The values listed in Table 3 are averages of two runs, and the amino acids identified by their abbreviated names are the naturally occurring L-isomorphs except for D-alanine, specifically identified as D-Ala. Nicotinamide and nicotinic acid are interchangeable and jointly identified as Nic..
TABLE 3 Optical density Modifying nutrient 5-3425 0 Ala. +Leu. +Nic. +Thr. +Met EXAMPLE 4 Corynebucterium glutamz'cum All-3463 (PERM P- 1987) which resists AEC but has no specific nutrient requirements was derived from Microcaccus gluramicus or Corynebacterium glutamicum ATCC 13032 by the mutation technique described in Example 3, and further mutation of strain AJ-3463 by the same technique produced C. glutamicum AJ-3458 (FERM P-1982), AJ-3460 (FERM P-1984), and ALI-3461 (FERM P-l985) which resist AEC and respectively require proline, guanine, and vitamin B +1eucine, as is evident from the following tests of their growth on a medium containing 2 g./dl. glucose, 1 g./dl. ammonium sulfate, 0.1 g./dl. KH PO 0.04 g./dl. MgSO .7H O, 0.05 g./dl. NaCl, 50 gJl.
C'orynebacterium qlutamicum EXAMPLE- 5 Using the procedure described in Example 3, Corynebacterium glutamicum AJ-3397 (FERM P-l6l3) and Corynebacterium lilium AI-3464 (PERM P-2026) were obtained by mutation from Micrococcus glutamicus ATCC 13032 and Corynebacterium lilium NRRL B-2243 (ATCC 15990) respectively whose taxonomical features have been described in Pat. No. 3,087,863. The new .mutants resist ABC and respectively require serine and alanine.
Similarly, Corynebacteriunt acetoacidophilum ATCC 13870 yielded a mutant strain C. acetoacidophilum AJ 3465 (FERM P-.2027) by the method of Example 3. It resists ABC and requires alanine for its growth. Corynebacterium glutamicum AJ-3463 (FERM P-1987) was derived in the same manner fromC. glutamicum ATCC 13032, resists AEC, but does not require specific nutrients for its growth.
' The mutant strains produced in the manner of Examples 1 to 5 were employed in the production of lysine 'as describ'ed in the following additional Examples.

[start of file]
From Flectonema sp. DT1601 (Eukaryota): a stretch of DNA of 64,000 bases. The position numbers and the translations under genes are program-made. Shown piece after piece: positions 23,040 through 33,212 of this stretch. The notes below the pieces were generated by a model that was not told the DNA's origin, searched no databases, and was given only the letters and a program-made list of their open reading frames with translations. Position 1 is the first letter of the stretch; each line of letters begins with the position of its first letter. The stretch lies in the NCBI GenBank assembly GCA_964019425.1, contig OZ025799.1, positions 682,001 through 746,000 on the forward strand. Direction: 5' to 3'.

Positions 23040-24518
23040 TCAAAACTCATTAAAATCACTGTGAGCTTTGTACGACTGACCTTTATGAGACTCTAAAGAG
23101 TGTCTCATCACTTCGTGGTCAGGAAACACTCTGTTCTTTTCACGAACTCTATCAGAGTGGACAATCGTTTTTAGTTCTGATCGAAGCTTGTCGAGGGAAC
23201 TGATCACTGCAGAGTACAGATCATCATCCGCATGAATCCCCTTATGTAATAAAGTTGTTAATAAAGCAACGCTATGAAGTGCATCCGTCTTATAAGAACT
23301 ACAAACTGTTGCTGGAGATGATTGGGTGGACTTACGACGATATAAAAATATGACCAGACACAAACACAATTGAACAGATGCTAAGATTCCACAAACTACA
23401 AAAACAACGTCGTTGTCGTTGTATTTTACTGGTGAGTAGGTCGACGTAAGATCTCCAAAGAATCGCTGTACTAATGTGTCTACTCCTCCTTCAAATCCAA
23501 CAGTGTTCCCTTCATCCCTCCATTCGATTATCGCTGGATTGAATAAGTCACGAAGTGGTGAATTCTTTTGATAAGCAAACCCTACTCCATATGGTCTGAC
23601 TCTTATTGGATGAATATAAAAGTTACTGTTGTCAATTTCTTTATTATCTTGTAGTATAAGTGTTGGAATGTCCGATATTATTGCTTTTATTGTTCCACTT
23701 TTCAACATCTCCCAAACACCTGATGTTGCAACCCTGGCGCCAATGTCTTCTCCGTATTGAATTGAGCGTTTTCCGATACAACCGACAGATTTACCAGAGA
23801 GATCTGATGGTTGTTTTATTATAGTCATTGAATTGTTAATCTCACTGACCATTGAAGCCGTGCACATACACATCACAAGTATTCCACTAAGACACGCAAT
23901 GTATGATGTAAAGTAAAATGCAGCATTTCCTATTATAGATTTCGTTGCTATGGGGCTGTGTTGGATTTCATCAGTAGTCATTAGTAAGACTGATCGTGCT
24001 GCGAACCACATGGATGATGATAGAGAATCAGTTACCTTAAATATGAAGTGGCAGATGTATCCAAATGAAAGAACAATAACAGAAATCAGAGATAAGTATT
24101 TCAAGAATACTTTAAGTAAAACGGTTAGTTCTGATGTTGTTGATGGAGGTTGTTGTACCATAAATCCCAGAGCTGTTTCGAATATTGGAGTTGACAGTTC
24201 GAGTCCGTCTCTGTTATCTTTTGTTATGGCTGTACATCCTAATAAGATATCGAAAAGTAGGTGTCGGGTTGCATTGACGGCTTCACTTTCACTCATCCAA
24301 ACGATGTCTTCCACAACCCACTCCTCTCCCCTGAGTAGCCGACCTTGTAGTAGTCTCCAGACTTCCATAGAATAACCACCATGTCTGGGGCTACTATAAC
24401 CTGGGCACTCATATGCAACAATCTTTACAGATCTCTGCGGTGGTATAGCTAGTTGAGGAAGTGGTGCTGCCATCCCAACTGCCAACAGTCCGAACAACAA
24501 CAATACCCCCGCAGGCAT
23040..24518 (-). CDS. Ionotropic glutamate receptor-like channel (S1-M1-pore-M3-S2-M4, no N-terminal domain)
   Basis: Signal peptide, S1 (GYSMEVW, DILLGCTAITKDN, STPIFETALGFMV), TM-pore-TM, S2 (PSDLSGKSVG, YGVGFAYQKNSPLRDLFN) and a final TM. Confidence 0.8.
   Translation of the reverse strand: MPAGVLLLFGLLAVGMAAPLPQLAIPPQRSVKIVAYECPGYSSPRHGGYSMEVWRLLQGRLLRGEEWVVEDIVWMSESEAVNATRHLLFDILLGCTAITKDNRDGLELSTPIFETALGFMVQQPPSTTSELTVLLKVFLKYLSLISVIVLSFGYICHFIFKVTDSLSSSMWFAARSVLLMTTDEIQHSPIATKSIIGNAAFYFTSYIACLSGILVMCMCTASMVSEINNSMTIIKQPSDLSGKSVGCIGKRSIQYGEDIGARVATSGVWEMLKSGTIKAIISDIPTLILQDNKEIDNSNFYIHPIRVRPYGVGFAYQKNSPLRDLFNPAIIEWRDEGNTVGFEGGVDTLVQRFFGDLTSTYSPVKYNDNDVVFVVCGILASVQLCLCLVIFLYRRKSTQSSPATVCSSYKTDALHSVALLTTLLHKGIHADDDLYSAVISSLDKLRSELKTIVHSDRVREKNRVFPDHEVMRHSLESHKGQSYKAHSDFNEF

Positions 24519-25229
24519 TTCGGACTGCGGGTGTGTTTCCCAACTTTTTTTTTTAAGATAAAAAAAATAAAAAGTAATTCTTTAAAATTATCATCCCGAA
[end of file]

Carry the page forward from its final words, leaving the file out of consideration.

The soybean protein hydrolyzate described hereinafter contained 7% total nitrogen, and, per milliliter, 26 mg. serine, 30 mg. proline, 45 mg. leucine, 0.08 mg. nicotinamide, and 0.002 mg. vitamin B The yeast extract mentioned in the Examples contained 26 mg./g. guanine.
EXAMPLE 6 was further enriched, as indicated below, placed in a 50.0. ml. shaking flask, and sterilized. The batches were ,inoculatedrespectively with the four strains of B. lactfermentum derived from strain ATCC 13869 according to Example 1. In addition to the basic ingredients listed above,the medium'for strain AC-73 contained 0.1 mg./
ml. methionine and mg./ml. calcium pantothenate, and the medium for AD162 contained 100 mg./l. adenine and-100" mg./1. guanidine.
After 72 hours of cultivation with shaking at 31 C., the amounts of L-lysine, as hydrochloride, accumulated in the broths were 4.1 g. for strain Y-l08, 2.5 g./dl. for strain AC-73, 3.0 g./dl. for strain AD-S, and 2.8 g./dl. for strain AD-162.
The cultured broth of strain Y-108 was centrifuged to .remove the cells, and one liter of the supernatant was stripped of L-lysine by passage over a column of a cation exchange resin (Amberlite IR-120, H-type). The absorbed L-lysine was eluted with 3% aqueous ammonia, and the eluate was partly evaporated in a vacuum. Hydrochloric acid was added to the concentrate which was Minimal medium Modified medium then placed in an icebox to precipitate crystalline L-lysine hydrochloride dihydrate in an amount of 30.2 g.
EXAMPLE 7 The four strains of B. lacfofermentum. referred to in Example 6 were inoculated on respective seed culture media each containing 15 g./dl. glucose, 0.3 g./dl. ammonium acetate, 0.1 g./dl. KH PO 0.04 g./dl. MgSO .7H O, 2 p.p.m. Fe++, 2 p.p.m. Mn++, 50 ,ug./1. biotin, 200 g./l. thiamine hydrochloride, 1.5 ml./dl. soybean protein hydrolyzate, and 0.5 g./dl. yeast extract, and having a pH of 8.0. The seed cultures were held at 31 C. for 16 hours with stirring and aeration.
Respective 15 ml. inocula of the seed cultures were added to 300 ml. batches of fermentation media containing 3 g./dl. glucose, 0.5 g./dl. ammonium acetate, 0.2 g./dl. urea, 0.1 g./dl. KH PO 0.04 g./dl. MgSO .7H O, 2 p.p.m. Fe++, 2 p.p.m. Mn++, 50 ,ug./l. biotin, 50 ,ug./ l. thiamine.HCl, 3 mL/dl. soybean protein hydrolyzate, at pH 7.5. The media for B. lactofermentum AC-73 additionally contained 5 mg./l. calcium pantothenate, and those for B. lactofermentum AD-162 mg./l. each of adenine and guanine.
The fermentation mixtures were stirred at 1500 r.p.m. at 31.5 C. and aerated with one volume of air per minute and volume of broth. The pH of each medium was held automatically between 7.2 and 8.0 by additions of a 60% solution of acetic acid containing 0.25 mole ammonium acetate per mole of acetic acid. After 48 hours, it was found that strain Y-108 has produced 6.4 g./dl.
I lysine, strain AC-73 4.8 g./dl., strain AD-5 5.7 g./dI.,
and strain AD-162 6.0 g./ d1.
EXAMPLE 8 The four strains of B. lactofermentum referred to in Examples 6 and 7 were cultured at 31.5 C. for 16 hours with shaking on an aqueous seed culture medium containing 1.5 g./dl. glucose, 0.3 g./dl. urea, 0.1 g./dl. KH PO 0.04 g./dl. MgSO .7H O, .2 p.p.m. Fe++, 2 p.p.m. Mn++, 50 ,ug./l. biotin, 200 pg/l. thiamine hydrochloride, 1.5 mL/dl. soybean protein hydrolyzate, and 0.5 g./dl. yeast extract, and having a pH of 8.0.